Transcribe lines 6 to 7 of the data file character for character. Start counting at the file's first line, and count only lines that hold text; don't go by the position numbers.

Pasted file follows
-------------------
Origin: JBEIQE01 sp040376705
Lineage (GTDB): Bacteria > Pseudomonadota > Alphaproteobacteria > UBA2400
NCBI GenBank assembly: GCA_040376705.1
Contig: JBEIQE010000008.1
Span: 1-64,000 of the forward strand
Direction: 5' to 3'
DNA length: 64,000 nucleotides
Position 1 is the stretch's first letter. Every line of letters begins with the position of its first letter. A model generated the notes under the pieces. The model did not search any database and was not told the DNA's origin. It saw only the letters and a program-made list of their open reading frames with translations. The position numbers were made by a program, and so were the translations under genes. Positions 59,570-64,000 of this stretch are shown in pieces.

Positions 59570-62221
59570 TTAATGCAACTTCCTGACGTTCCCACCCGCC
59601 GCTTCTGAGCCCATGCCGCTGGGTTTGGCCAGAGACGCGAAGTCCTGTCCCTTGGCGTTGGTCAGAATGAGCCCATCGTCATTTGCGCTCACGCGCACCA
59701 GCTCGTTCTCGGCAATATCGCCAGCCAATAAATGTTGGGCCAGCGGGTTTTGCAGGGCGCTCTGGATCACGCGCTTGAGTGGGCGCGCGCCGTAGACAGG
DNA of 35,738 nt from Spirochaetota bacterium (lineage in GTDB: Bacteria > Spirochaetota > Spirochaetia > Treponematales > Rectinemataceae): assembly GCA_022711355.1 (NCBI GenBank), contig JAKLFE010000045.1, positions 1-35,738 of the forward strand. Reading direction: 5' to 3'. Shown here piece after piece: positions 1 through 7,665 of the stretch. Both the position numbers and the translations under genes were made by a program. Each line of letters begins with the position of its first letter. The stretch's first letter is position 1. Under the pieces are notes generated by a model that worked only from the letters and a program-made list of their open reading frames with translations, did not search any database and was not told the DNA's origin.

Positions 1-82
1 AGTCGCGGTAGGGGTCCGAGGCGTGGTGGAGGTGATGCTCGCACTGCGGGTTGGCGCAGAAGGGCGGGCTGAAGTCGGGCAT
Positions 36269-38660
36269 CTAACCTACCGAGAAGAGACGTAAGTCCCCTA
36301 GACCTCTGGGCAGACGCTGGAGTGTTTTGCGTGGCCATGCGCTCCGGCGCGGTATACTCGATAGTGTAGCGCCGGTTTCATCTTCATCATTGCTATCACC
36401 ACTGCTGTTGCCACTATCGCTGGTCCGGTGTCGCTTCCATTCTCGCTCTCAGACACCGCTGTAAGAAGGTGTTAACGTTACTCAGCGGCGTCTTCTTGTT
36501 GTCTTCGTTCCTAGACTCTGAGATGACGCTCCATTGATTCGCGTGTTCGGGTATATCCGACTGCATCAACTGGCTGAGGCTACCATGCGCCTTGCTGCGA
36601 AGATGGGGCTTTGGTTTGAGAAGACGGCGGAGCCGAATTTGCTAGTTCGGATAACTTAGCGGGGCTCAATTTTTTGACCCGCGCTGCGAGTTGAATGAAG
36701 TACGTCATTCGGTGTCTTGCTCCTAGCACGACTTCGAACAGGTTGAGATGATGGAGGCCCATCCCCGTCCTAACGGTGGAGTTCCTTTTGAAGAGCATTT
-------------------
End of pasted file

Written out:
Direction: 5' to 3'
DNA length: 64,000 nucleotides